"This book is a must-read for scholars of political communication, and for that matter anyone concerned with the lack of civility in our political discourse. . . . Expertly combining studies using multiple methods—lab experiments, survey research, and content analysis—Mutz examines the rise and implications of incivility on our TVs and thus in our politics."—Kyle Mattes and David P. Redlawsk, Perspectives on Politics
"Uncivil political behavior and associated concerns about the effects of incivility on democracy makes Diana C. Mutz's latest contribution to the field, In-Your-Face Politics: The Consequences of Uncivil Media, compelling and timely. . . . Mutz lays out the rigorous research of In-Your-Face Politics with clear and often humorous writing that balances accessibility for non-specialists with engaging and thorough coverage for those working in the field. . . . An important work."—Z. Hall, Journal of Global Analysis
"More Americans get their news from audiovisual channels than ever before, and In-Your-Face Politics shows why the practice of democracy is suffering as a result. Mutz impressively reveals how visual news formats tend to polarize partisans and diminish trust in government. So long as engaging citizen attention remains a central challenge of democratic governance, her book offers a warning and a way forward that anyone concerned about the future of news would do well to heed."—Scott L. Althaus, University of Illinois, Urbana-Champaign
"In this compelling, entertaining, and evidence-driven work, one of the world's foremost specialists on political communication explores the fact that people mistakenly but understandably apply traditional, in-person norms of social interaction to televised political content. By elucidating the consequences of this mismatch, Mutz fundamentally alters our basic understanding of the political arena."—John R. Hibbing, coauthor of Predisposed: Liberals, Conservatives, and the Biology of Political Differences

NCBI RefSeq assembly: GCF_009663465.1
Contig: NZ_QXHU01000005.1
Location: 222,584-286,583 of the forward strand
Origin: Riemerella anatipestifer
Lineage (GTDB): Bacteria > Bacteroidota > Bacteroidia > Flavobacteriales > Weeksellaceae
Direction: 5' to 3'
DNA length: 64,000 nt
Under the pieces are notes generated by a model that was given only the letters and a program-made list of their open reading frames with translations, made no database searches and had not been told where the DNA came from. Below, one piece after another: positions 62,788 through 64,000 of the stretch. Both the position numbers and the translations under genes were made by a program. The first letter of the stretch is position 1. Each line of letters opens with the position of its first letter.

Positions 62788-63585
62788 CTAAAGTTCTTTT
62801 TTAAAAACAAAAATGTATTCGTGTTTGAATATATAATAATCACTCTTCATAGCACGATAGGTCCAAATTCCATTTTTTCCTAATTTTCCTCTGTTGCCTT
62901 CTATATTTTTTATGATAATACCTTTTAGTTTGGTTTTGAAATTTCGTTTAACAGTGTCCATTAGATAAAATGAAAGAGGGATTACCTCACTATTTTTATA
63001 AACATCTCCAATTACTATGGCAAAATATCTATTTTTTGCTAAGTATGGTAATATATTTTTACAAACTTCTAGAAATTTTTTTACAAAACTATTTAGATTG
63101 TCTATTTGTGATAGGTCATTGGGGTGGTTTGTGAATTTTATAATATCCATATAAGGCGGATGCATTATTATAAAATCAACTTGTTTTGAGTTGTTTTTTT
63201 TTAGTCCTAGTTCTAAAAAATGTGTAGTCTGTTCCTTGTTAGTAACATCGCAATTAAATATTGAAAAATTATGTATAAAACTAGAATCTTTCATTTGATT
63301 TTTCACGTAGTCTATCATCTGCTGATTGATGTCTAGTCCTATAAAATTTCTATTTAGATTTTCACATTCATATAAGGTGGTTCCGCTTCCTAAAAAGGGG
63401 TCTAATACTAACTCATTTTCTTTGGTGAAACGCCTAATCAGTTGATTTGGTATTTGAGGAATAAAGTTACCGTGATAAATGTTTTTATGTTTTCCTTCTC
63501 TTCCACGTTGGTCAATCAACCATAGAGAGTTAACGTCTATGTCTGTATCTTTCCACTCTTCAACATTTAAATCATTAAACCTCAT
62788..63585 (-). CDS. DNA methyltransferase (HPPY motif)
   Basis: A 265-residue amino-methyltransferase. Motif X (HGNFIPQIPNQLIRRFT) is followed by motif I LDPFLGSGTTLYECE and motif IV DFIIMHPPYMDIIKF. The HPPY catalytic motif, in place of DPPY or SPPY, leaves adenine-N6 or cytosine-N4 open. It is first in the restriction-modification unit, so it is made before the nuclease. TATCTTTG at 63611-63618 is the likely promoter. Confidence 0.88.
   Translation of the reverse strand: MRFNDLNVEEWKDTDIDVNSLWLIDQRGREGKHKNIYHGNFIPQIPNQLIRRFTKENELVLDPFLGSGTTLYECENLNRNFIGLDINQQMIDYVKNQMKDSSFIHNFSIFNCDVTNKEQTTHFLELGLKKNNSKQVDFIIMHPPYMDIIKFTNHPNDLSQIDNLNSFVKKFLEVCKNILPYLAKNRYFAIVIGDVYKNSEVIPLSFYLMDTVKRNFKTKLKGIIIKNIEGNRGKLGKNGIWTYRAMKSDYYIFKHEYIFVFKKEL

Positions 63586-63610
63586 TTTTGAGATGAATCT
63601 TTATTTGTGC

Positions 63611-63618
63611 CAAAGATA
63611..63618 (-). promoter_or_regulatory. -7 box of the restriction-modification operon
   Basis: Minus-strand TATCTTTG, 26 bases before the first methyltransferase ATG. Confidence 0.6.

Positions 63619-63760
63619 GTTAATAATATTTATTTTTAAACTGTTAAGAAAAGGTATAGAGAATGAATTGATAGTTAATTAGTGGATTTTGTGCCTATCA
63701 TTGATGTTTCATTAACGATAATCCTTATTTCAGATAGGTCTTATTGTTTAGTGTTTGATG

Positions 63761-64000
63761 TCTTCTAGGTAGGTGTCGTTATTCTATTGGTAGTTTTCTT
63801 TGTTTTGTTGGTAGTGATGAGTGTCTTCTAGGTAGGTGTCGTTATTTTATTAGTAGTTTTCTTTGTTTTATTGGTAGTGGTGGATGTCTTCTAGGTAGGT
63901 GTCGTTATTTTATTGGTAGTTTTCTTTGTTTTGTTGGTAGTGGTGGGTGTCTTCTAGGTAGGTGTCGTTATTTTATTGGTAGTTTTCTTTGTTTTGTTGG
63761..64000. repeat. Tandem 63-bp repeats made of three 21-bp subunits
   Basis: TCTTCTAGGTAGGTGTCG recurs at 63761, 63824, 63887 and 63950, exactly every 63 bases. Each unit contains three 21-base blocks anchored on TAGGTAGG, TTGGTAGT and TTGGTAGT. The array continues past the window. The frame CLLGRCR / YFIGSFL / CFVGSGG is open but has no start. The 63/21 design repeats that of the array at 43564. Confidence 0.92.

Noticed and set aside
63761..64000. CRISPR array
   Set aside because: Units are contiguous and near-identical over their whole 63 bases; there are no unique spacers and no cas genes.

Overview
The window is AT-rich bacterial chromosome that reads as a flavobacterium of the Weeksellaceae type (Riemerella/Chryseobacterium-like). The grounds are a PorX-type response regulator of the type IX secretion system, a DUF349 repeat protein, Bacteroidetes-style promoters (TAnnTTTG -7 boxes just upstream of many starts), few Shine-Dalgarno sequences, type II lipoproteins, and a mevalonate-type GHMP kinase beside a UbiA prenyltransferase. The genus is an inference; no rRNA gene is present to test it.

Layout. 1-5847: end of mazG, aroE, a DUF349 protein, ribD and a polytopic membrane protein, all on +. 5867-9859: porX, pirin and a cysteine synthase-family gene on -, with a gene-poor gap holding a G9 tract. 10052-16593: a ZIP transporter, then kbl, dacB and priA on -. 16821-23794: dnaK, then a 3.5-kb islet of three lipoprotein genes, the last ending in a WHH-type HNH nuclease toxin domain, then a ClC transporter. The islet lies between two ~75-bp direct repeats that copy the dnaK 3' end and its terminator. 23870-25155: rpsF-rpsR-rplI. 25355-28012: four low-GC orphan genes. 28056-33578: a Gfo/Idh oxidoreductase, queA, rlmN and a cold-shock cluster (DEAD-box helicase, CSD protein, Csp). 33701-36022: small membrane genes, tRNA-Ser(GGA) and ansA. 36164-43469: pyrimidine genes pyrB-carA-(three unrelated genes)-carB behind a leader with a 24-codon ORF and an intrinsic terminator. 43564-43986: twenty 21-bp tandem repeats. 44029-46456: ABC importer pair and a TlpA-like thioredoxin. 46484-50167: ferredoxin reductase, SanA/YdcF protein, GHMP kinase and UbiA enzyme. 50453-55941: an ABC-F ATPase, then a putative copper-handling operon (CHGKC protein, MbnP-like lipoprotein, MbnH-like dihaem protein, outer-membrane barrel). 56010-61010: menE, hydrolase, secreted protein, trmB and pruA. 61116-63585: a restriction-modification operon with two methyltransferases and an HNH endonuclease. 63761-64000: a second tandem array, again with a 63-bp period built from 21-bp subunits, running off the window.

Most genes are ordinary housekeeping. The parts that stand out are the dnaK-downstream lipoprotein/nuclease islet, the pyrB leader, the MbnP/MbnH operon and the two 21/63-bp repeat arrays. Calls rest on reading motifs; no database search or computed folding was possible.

"In-Your-Face Politics is political science at its best. Mutz combines wit and humor, historical perspective, and rigorous science to show that incivility on televised political programs increases people's interest in and knowledge about politics, although at the cost of weakening their trust in government. 'Ultimately,' Mutz concludes, 'we are left with the dilemma of how to create political programming that is both interesting and informative to watch, yet not likely to damage public attitudes in a significant way.' This book should be required reading for legislators, members of the media, and citizens who value informed public engagement."—James H. Kuklinski, University of Illinois, Urbana-Champaign
"This book is a model of exemplary social science: it investigates a politically salient issue, exploits an arsenal of methodological issues, and is written in a lucid and lively style. An entertaining and instructive study of politics and media, and the effects of mass communications and close-up camera perspectives, it will interest political scientists and all those concerned with public affairs."—Paul Sniderman, Stanford University
"With the rise of increasingly aggressive presentations in media outlets—talk radio, TV, and the web—In-Your-Face Politics is a timely work. Employing a rich array of data using multiple methods, this book is first rate, well done, and likely to be influential."—George E. Marcus, Williams College